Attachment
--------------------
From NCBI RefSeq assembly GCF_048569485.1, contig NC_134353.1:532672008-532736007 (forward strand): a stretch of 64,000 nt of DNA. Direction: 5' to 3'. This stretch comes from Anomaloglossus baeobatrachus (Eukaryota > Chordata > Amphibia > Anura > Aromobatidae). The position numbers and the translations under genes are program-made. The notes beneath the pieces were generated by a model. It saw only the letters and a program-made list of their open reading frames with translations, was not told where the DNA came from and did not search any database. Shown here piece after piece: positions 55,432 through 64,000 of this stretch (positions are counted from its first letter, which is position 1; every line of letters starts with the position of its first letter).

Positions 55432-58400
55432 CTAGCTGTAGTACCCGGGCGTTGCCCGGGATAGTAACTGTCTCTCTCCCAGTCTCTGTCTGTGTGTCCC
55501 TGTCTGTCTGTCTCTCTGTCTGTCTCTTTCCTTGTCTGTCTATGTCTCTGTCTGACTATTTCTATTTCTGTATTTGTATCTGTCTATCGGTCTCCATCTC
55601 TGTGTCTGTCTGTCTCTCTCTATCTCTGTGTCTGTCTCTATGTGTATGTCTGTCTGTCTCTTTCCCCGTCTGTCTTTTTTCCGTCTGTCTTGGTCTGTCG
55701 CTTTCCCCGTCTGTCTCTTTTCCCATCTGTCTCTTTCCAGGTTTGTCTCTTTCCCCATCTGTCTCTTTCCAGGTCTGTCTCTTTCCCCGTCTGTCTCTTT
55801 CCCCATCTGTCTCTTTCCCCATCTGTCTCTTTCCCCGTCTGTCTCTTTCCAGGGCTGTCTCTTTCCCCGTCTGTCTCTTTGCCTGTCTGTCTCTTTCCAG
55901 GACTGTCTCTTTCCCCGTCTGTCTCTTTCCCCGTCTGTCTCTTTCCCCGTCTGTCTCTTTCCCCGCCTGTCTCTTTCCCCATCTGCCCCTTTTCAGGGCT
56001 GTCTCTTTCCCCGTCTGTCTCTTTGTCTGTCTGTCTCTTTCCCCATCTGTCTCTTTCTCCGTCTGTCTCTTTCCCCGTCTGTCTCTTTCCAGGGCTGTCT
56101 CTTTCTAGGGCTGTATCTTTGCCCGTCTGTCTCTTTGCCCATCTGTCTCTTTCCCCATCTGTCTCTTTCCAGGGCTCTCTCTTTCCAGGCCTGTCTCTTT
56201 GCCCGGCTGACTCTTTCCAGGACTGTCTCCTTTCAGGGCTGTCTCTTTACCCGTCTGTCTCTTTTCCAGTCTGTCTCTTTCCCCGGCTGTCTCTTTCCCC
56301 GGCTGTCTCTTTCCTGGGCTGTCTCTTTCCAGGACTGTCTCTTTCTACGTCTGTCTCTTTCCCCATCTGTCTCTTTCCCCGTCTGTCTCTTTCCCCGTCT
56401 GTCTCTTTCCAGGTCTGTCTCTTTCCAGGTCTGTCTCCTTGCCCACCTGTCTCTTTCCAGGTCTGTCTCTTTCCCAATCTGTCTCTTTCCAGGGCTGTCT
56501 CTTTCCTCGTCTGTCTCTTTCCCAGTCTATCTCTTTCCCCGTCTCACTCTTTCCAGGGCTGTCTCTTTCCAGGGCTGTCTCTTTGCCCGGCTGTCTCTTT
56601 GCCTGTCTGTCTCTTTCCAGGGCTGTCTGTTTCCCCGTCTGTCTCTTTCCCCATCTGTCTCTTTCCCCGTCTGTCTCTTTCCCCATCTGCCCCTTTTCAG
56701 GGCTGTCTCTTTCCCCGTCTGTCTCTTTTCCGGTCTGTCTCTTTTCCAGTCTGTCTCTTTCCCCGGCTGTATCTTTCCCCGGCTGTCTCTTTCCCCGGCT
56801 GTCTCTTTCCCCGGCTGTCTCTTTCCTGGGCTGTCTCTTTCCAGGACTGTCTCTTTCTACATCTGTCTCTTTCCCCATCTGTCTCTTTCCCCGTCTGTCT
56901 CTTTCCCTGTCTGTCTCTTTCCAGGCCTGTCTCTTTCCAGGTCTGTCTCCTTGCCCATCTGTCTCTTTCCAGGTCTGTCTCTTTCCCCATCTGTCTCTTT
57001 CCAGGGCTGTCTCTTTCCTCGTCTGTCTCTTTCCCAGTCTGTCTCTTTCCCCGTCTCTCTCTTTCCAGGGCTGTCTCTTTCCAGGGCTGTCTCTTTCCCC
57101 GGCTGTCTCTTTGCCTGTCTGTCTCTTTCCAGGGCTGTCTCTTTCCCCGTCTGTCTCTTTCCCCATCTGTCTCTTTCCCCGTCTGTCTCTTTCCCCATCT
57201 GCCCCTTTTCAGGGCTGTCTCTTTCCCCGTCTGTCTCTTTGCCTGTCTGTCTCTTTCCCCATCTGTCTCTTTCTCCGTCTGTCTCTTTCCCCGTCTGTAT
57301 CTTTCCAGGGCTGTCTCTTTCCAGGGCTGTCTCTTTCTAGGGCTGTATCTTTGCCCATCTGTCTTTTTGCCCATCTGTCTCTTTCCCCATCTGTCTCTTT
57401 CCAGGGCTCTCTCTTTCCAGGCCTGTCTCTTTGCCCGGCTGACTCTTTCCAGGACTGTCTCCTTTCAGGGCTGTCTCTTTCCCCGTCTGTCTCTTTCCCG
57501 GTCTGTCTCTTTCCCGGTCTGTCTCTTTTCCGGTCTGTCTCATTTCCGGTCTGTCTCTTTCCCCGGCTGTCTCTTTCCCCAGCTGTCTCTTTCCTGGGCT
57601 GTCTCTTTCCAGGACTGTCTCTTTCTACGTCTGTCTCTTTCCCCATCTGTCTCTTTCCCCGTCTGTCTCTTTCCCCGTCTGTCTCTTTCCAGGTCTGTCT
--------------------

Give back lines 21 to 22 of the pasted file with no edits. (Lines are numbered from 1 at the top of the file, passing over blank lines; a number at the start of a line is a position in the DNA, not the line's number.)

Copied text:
57201 GCCCCTTTTCAGGGCTGTCTCTTTCCCCGTCTGTCTCTTTGCCTGTCTGTCTCTTTCCCCATCTGTCTCTTTCTCCGTCTGTCTCTTTCCCCGTCTGTAT
57301 CTTTCCAGGGCTGTCTCTTTCCAGGGCTGTCTCTTTCTAGGGCTGTATCTTTGCCCATCTGTCTTTTTGCCCATCTGTCTCTTTCCCCATCTGTCTCTTT